Non-payroll work rules will be repealed from April 2023 | Bryan Cave Leighton Paisner

[co-author: Ellie Serridge]


In its 2022 Growth Plan released today, the Government confirmed that the 2017 and 2021 reforms to Non-Payroll Working Rules, also known as IR35, were to be repealed from 6 April 2023. The Growth Plan aims to set the first steps in removing complexity from the tax system. This was good news for many, as the rules have come under heavy criticism from entrepreneurs and businesses.

IR35 applies where a person personally provides services to a client through an intermediary, typically a personal services company (“PSC”), and in essence the relationship would be an employer/ employed if the intermediary was not involved. Where the rules apply, a deemed employment payment is deemed to be paid to the individual, who will be subject to tax as employment income and employer/sector national insurance contributions. employee (“NIC”). The 2017 and 2021 reforms shifted responsibility for determining whether an engagement was of such a nature to the end customer, with the burden of operating PAYE and collecting National Insurance (“NIC”) contributions falling to the end customer. “payer of fees” concerned in the job offer. chain.

In his Growth Plan 2022 speech, also delivered today, Kwasi Kwarteng criticized non-payroll working rules as having added “unnecessary complexity and cost to many businesses”.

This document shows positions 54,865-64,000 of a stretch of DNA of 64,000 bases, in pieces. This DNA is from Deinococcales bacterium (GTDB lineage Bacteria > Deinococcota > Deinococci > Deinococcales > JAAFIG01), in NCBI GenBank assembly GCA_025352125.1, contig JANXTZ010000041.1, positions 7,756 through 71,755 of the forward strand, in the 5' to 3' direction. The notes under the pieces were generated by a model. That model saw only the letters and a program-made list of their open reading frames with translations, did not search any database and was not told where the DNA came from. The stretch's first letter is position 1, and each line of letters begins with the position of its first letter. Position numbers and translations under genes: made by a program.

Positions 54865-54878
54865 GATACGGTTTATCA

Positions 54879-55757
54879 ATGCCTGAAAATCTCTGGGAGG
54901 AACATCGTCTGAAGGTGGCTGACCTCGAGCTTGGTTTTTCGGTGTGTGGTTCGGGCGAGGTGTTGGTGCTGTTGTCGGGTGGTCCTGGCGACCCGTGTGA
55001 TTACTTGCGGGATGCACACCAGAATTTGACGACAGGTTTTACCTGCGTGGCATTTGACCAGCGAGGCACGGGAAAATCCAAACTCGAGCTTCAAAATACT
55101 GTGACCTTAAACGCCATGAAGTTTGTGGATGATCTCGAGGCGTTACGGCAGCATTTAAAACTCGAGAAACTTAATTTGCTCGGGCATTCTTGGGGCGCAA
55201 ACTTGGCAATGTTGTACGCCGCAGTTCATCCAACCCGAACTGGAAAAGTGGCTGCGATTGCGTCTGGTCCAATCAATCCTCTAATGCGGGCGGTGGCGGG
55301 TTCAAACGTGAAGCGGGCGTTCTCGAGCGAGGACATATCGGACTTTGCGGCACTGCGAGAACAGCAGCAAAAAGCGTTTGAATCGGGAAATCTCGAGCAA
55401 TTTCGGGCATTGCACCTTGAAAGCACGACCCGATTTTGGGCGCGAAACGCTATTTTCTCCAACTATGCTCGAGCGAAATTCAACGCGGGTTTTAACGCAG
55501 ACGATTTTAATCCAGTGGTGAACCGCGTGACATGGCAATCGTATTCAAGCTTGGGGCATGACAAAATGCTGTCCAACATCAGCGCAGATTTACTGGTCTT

What does this mean moving forward?

Essentially, the position will revert to that which prevailed before the introduction of non-payroll work rules in the public and private sectors. From April 6, 2023, workers across the UK providing their services through an intermediary such as a personal services company will once again be responsible for determining their employment status and paying the appropriate amount of tax and from NICs.

The expected benefits mentioned in the growth plan are:

  1. freeing up time and money for companies hiring contractors; and
  2. minimize the risk of truly self-employed workers being impacted by non-payroll work rules.

Companies should review their contractor engagement agreements prior to the planned changes taking effect.

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